Sheriff: Death Toll In “Hundreds” In Lee County, FL During Hurricane Ian

Sheriff: Death Toll In “Hundreds” In Lee County, FL During Hurricane Ian

The Lee County Sheriff said the death toll is in the “hundreds” from Hurricane Ian. #foxweather #weather #ian

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37 Responses

  1. Stormchaser85 says:

    That’s rare for Florida. Hurricane deaths are usually sparce, especially in hurricane country. My heart goes out to the families who woke up today without their loved ones. I also hope there’s people alive that are simply presumed dead. Maybe hiding in the rafters of the attics of some of those homes. No one really was expecting it too be this bad. The night before landfall, I’m calling foul on just about every meteorologist. At 11pm the night before, the eye of Ian underwent a replacement cycle. It looked a bit disorganized and the untrained eye would see a weakening hurricane. Meteorologists were quick to claim that was the beginning of a weakening trend the models had been hinting at for many days. Wake up 8 hours later to almost a Cat 5 bearing down. I’ll admit, the models really did show only a Cat 1 or weak 2 at best the day before. Once again proving hurricane guidance is not seeing ALL the variables that shape, build and direct these monsters and how there’s plenty of room for improvement. If steering flow forecasts are off by just 1° or 1 to 2mph, over just a 100 mile path, can equate to a vastly different landfall location. Hence why Tampa Bay was spared being destroyed as predicted just a few hours before. We aren’t done with Ian. The Carolinas, Maryland and Virginia is in for 6 to as much as 10 inches of rain and gusty winds over a large portion of the area. Never underestimate a heavy rain event while a tropical system is involved. Ian will be with us til atleast Monday if not longer. Stay safe everyone.

    • LYNN5 says:

      @Caesar Salad You can drag a horse to water but you can’t make it drink. There is tons of education and information everywhere in Florida. If ppl are too lazy to try to “educate” themselves what can they do.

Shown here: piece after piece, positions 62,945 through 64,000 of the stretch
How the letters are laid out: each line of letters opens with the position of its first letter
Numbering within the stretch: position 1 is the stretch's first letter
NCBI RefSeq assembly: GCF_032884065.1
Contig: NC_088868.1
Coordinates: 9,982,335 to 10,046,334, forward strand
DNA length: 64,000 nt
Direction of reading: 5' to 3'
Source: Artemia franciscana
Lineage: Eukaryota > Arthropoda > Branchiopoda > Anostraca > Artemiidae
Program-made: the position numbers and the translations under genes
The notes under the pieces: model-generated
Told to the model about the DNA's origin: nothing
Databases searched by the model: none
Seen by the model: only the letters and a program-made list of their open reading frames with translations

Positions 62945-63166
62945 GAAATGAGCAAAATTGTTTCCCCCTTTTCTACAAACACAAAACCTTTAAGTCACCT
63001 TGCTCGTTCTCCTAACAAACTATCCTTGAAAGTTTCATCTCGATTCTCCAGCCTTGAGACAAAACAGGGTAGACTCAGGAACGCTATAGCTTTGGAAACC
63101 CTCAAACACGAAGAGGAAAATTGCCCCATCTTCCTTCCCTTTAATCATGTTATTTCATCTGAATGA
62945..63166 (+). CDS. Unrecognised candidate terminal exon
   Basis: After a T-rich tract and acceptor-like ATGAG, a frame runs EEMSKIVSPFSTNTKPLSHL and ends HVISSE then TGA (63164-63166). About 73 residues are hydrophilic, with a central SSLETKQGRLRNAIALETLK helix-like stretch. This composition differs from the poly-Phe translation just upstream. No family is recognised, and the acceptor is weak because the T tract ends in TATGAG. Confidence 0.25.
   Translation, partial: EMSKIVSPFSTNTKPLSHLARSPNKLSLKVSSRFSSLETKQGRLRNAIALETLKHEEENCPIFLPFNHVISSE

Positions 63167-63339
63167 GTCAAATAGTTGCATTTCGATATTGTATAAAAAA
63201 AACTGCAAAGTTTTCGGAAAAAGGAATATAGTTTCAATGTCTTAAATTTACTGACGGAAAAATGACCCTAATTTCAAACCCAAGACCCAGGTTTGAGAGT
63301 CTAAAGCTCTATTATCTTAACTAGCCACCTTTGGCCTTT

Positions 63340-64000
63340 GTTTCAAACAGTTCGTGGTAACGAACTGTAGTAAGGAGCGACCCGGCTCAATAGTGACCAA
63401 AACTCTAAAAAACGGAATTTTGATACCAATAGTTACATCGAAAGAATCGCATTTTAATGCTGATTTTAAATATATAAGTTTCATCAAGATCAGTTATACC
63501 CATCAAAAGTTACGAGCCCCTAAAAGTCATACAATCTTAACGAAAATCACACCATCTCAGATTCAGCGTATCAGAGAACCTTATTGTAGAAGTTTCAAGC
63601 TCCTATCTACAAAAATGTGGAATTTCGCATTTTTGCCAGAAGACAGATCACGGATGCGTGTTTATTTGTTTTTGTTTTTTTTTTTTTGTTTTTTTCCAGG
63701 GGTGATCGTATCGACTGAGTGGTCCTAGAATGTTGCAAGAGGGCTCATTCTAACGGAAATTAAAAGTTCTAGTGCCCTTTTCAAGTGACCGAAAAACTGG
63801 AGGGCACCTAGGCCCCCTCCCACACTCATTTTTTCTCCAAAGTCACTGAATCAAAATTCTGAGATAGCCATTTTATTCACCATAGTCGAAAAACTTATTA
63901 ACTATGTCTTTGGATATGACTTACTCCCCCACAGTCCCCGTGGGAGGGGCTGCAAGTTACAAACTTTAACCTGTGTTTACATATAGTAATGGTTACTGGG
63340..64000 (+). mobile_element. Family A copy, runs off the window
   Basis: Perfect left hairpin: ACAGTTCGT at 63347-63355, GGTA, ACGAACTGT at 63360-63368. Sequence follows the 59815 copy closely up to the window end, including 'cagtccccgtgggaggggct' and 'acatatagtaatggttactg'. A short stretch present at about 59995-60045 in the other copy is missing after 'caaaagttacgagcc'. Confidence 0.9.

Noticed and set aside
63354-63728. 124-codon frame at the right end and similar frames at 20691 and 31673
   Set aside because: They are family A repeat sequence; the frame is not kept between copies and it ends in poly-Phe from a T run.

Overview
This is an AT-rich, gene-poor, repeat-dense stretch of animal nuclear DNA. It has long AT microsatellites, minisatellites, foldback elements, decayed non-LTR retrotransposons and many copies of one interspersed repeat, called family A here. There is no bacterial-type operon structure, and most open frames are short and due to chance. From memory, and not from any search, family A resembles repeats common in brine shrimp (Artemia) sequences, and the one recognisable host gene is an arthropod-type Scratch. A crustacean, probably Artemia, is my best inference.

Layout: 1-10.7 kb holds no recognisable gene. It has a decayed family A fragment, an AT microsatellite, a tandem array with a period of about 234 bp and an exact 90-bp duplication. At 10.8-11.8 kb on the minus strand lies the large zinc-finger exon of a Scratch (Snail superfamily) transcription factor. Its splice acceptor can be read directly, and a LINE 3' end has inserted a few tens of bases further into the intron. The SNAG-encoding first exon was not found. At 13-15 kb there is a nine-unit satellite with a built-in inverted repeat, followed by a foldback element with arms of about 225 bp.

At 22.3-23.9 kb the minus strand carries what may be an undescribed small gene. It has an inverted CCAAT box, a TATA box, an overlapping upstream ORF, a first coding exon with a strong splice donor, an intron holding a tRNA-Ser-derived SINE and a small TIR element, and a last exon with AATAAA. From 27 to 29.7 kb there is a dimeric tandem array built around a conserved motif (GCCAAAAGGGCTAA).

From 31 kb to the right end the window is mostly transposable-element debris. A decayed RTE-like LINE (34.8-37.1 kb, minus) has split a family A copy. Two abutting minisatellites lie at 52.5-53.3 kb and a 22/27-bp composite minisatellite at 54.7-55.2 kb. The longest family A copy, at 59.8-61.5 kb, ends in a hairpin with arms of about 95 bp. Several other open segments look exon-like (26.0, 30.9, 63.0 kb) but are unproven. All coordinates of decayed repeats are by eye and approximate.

• Selene Martinez says:

      what really frustrated me was how unecessarily loooongg the articles about the hurricane were. wayyyy too many useless details that anyone who isnt a meteorologist wouldnt even understand, they need to summarize and put things in laymans terms so that there is no confusion for civilians. ofcourse storms are unpredictable but that being said scientists have BEEN saying that our hurricanes and just weather in general was going to start to get much more aggressive now as the years progress bc of climate change….and here you have it they were correct.

    • Ankit says:

      @Caesar Salad Yes but people can’t just become expert on these things from the TV or internet. There are regular tsunamis in Japan and they have learnt to deal with them. They do it by basically getting out of the way. Yes they have building codes and stuff, but none of that really matters when the water flood into your house and drowns you, which is how most deaths are happening in Florida now. When the government advises that you evacuate, then you better just put aside your hatred of govt and just leave.

    • pueblodove says:

      I agree, the flooding to that extent is something you don’t see!

    • Caesar Salad says:

      @Ankit If you live in disaster prone areas, you think they’d want the public a lot more educated and given the knowledge on what to do when ones about to strike.

  2. Caridad Revilla says:

    I have in FL all my life and never have heard of that many people passing during a hurricane. I believe the flooding was the main factor. Very very sad news this morning.

    • LYNN5 says:

      @Happy face No idea. I guess if I watched the weather closely (which I’m sure everyone from Florida did) I would still use common sense if a major hurricane was coming use common sense to at least think about leaving or/and take shelter. You can’t depend on everyone to “think” what’s best for one self. Everyone needs to take some responsibility for themselves. The weather is unpredictable. No one can put blame on what may happen or where weather might strike.

    • LYNN5 says:

      @Chronorust why do you throw all shelters in one basket? So your comparing Florida’s shelters to all the rest in the world? You said not all shelters treat ppl well…..how many have you stayed in? Have you been to a Florida shelter? Is a shelter worse than dying in a hurricane? And I’m simplistic on my thinking? Oh my 😯

    • Nate Dawg says:

      Time to move to a safer state because this is going to get worse every year.

    • Chronorust says:

      @LYNN5 Why are y’all so simplistic on your thinking? Not all shelters treat Peele well, not all people are comfortable with other people and not everyone feel excepted.

    • Chronorust says:

      @utubewillyman It means that it’s estimating based on individual cases.

  3. Kevin Mann says:

    Its very sad that people don’t take these storms serious enough to get out of its path. I watched 3 young men on a pier camera in Fort Myers playing in the water as the storm was pushing waves onto the beach pretty violently. Sad to think those 3 probably are among them. 🙁

    • Steve scuba says:

      @Selene Martinez I understand that. In fact, I have a family member near Orlando who has such mobility concerns. We were prepared to go get her.

      My question is really, why don’t people expect hurricanes when they live here? Why don’t they have some kind of plan? Seem reasonable to expect people to take responsibility for themselves and make a plan

    • Johns life says: